Say "cheese!" NASA’s InSight Mars Lander has snapped its first selfie from the surface of the Red Planet.
Using a camera on its robotic arm, the probe took a selfie that is actually a “mosaic” comprised of 11 images. The selfie was taken on Dec. 6.
In a statement, NASA explained that scientists have also got their first complete look at the Lander’s “workspace” – an approximately 14-by-7-foot crescent of terrain directly in front of the spacecraft.
The InSight mission, which is managed by NASA’s Jet Propulsion Laboratory, will provide scientists with a wealth of data. By studying Mars’ deep interior, the mission is expected to provide valuable information on the formation of rocky worlds, including Earth.
"The near-absence of rocks, hills and holes means it'll be extremely safe for our instruments," said InSight's Principal Investigator Bruce Banerdt of NASA's Jet Propulsion Laboratory in Pasadena, California, in the statement. "This might seem like a pretty plain piece of ground if it weren't on Mars, but we're glad to see that."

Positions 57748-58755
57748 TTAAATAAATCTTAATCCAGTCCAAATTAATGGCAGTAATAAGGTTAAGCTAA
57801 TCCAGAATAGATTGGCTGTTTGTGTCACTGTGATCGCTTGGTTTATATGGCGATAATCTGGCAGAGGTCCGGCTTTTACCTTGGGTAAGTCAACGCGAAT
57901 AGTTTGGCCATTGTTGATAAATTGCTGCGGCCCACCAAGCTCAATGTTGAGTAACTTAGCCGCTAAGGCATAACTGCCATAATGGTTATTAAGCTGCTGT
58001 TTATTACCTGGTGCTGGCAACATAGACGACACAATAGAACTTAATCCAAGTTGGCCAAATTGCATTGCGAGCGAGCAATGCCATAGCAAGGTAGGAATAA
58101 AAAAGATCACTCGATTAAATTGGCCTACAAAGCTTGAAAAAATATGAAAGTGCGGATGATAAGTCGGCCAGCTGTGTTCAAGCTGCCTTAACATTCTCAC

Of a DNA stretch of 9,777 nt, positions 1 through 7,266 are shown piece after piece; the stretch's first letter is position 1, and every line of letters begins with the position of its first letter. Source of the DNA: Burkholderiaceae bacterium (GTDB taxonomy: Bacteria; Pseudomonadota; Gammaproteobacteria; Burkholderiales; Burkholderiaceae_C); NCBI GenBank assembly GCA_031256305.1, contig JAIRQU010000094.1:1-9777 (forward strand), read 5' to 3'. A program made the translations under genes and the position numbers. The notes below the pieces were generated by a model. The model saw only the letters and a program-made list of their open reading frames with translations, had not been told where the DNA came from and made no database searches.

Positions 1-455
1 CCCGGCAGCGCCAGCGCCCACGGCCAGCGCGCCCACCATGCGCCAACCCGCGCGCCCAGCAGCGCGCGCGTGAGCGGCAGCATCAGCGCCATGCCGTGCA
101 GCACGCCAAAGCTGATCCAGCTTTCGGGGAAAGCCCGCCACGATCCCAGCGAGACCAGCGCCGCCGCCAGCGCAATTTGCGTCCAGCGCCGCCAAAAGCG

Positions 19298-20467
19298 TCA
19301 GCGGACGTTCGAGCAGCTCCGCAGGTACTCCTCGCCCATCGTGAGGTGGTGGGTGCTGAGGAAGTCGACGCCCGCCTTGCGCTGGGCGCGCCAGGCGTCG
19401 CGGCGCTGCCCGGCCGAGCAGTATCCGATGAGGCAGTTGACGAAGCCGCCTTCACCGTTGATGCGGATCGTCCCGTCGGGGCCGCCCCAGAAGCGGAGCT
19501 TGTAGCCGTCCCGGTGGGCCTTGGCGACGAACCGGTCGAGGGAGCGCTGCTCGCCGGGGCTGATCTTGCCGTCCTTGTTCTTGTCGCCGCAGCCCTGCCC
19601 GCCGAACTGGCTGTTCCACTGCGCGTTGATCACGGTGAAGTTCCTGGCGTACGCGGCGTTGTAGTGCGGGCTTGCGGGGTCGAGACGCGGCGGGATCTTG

The Mars InSight Lander reached the Red Planet on Nov. 26 after an epic journey of more than 300-million miles that lasted six months. Sensors on the Lander recently captured the first-ever “sounds” of Martian wind.
The United States is the only country to successfully operate a spacecraft on the Martian surface. InSight represents NASA's ninth attempt to put a spacecraft on Mars; only one effort failed.
Mars looms ever larger in America’s space future.
Last month, NASA announced that it has selected the location where its Mars 2020 Rover will land on the Red Planet. The rover is expected to reach the Martian surface on Feb. 18, 2021.
NASA’s long-term goal is to send a manned mission to Mars in the 2030s. However, former astronaut Buzz Aldrin thinks that a slightly later target date of 2040 is more realistic. In an interview in 2016, the Gemini 12 and Apollo 11 astronaut told Fox News that by 2040, astronauts could have visited Mars’ moon Phobos, which could serve as a sort of stepping stone to the Red Planet.
Fox News’ Chris Ciaccia and The Associated Press contributed to this article.
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